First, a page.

Rocket vs. Drone: FPV Drone races ARCAspace’s EcoRocket [Video]

Drone captures races steam rocket.

On November 12, ARCAspace completed a test of the second stage of its EcoRocket. As the EcoRocket took to the sky, an FPV drone attempted to outpace the water-propelled rocket.


ARCAspace(Romanian Cosmonautics and Aeronautics Association) is a rather controversial aerospace company based in Romania. The company was founded back in 1999 by Dumitru Popescu.

The company has attempted a few different designs, including a suborbital space vehicle for the Ansari X Prize and multiple rockets.

The current rocket under development by ARCA is the EcoRocket. The three-stage EcoRocket (initially planned as a two-stage rocket) uses hydrogen peroxide and kerosene in the third stage, but the first two stages use an even more unique approach to propulsion.

Stage one and stage two of the rocket use water and a stabilizing agent. In addition to the water/steam-based propulsion, the rocket moves away from the traditional nozzle design in favor of a circular aerospike engine.

Normal engines are designed with a nozzle optimized for a specific altitude. Typically, a rocket will use a sea-level optimized engine on the first stage and a vacuum optimized engine on the second stage. Aerospike engines, in theory, are much better at producing thrust at a wide variety of altitudes – so one engine is optimized for any pressure, from sea level to vacuum. Despite the theoretical advantages, aerospike engines have not seen wide success. They typically run into issues as a result of the high pressure all along the surface of the engine, resulting in difficulty cooling them, leading to overheating.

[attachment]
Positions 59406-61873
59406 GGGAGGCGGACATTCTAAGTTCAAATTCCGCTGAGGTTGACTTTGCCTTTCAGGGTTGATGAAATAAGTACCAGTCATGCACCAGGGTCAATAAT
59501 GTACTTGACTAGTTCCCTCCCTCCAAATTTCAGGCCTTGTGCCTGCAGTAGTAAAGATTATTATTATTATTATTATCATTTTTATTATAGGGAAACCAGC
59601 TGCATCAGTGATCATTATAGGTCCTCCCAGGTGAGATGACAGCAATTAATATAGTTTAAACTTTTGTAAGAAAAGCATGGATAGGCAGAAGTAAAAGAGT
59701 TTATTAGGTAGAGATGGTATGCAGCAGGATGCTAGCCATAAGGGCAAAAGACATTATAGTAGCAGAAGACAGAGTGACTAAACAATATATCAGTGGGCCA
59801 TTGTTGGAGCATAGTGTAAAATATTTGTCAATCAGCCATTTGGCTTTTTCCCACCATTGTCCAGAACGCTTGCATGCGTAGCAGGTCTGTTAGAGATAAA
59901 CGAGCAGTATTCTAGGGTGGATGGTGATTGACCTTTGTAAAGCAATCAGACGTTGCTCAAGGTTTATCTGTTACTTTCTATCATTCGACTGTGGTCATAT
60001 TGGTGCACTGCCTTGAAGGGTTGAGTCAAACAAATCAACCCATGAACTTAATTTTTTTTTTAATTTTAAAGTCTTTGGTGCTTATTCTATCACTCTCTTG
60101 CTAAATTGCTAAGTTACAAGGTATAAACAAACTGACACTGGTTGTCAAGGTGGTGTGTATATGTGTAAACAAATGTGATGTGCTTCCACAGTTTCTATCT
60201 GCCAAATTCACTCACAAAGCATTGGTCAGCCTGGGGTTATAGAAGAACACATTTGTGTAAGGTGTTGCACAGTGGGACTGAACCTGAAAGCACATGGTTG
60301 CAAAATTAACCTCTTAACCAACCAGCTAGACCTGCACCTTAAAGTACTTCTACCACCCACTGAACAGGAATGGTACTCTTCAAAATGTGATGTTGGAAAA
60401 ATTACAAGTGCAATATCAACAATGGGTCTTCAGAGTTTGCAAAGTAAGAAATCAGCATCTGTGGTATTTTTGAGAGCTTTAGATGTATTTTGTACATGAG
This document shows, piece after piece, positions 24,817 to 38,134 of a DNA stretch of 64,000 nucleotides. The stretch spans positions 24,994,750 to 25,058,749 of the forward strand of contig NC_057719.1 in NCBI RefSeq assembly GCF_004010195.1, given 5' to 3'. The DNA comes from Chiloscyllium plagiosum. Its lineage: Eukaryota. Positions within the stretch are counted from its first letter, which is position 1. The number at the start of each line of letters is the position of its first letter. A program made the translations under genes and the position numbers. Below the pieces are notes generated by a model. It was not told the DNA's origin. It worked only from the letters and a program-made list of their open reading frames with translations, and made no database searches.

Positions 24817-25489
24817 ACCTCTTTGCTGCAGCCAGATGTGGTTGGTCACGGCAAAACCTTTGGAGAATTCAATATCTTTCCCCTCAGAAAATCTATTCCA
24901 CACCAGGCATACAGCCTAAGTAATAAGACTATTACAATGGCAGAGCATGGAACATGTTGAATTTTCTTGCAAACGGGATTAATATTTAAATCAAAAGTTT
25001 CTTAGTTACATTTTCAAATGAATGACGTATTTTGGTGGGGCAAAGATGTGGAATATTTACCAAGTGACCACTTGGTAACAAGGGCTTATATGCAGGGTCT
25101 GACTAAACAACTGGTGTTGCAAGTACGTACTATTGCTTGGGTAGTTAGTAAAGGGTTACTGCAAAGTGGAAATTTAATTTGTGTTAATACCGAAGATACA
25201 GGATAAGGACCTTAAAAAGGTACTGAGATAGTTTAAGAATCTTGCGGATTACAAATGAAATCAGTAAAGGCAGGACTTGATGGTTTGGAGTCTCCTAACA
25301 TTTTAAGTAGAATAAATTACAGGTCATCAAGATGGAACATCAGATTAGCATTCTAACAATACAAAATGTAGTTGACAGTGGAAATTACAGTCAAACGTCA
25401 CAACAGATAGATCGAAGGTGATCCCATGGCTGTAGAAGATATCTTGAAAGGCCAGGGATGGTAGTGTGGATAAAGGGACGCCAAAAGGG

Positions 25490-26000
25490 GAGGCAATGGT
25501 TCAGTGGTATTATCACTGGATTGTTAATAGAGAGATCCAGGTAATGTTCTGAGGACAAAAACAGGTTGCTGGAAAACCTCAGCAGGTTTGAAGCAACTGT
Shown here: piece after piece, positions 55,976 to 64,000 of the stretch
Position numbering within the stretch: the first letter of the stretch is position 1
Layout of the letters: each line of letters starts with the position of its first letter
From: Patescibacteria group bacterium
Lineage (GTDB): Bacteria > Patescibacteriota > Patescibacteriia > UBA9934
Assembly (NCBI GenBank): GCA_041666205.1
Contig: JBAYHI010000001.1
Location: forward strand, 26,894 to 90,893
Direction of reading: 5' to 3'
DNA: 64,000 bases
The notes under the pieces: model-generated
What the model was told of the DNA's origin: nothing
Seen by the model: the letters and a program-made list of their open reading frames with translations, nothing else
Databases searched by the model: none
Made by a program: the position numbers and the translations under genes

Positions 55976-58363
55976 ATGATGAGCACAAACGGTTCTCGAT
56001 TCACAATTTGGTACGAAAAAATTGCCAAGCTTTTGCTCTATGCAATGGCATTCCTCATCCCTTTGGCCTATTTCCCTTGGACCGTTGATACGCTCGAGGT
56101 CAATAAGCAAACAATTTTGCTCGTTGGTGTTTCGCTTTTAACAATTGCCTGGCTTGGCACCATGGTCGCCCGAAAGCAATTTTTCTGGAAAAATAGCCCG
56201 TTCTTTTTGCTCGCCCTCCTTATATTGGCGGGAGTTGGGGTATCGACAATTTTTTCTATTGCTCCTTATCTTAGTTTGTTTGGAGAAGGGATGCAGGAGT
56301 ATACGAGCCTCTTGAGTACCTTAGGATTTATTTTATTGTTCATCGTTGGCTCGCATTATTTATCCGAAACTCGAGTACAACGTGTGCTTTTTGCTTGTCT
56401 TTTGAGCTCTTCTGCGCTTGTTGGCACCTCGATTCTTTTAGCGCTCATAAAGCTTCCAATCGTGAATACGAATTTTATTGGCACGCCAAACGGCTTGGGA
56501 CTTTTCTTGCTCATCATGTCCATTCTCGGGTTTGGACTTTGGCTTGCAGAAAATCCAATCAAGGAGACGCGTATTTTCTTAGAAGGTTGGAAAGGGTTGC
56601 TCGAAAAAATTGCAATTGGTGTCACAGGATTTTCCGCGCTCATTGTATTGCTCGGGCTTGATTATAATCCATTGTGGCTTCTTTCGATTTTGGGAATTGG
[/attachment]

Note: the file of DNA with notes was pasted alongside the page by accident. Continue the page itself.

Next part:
EcoRocket planned flight sequence. Credit: ARCAspace

Perhaps the lower overall temperature of steam, compared to kerosene or hydrogen in other rockets, will make an aerospike more practical in this case. ARCA is set to use a typical nozzle in the third stage that uses a more traditional hot propellant.

This is certainly an interesting concept, and the idea of a reusable rocket (yes, the first two stages of the rocket are set to be reusable) that works primarily off of a clean propellant is intriguing, but whether this rocket will ever manage to reach orbit remains in question – due to both technological and bureaucratic reasons.

The first orbital test of the EcoRocket was supposed to take place in early October out of the Black Sea, but the company said:

The Romanian Civil Aviation Authority wrongfully declined ARCA the launch clearance, ridiculously claiming their lack of authority in the Romanian-managed airspace and now the EcoRocket’s first flight is rescheduled for January 2022.

While the company may not be launching its full rocket yet, it conducted a test flight of the second stage earlier this month.

Drone vs. EcoRocket

On November 12, the company conducted a tethered test flight of the EcoRocket second stage in order to gather more data on the vehicle’s flight characteristics and increase confidence in January’s flight.

ARCA had many cameras around the launch site, but perhaps the most interesting of them was a view from an FPV drone. The drone was flown by livyu_fpv.

Ultimately, the rocket was able to out-pace the drone, but this mobile camera view from up-close to the rocket is something we don’t get with more typical and established rockets.

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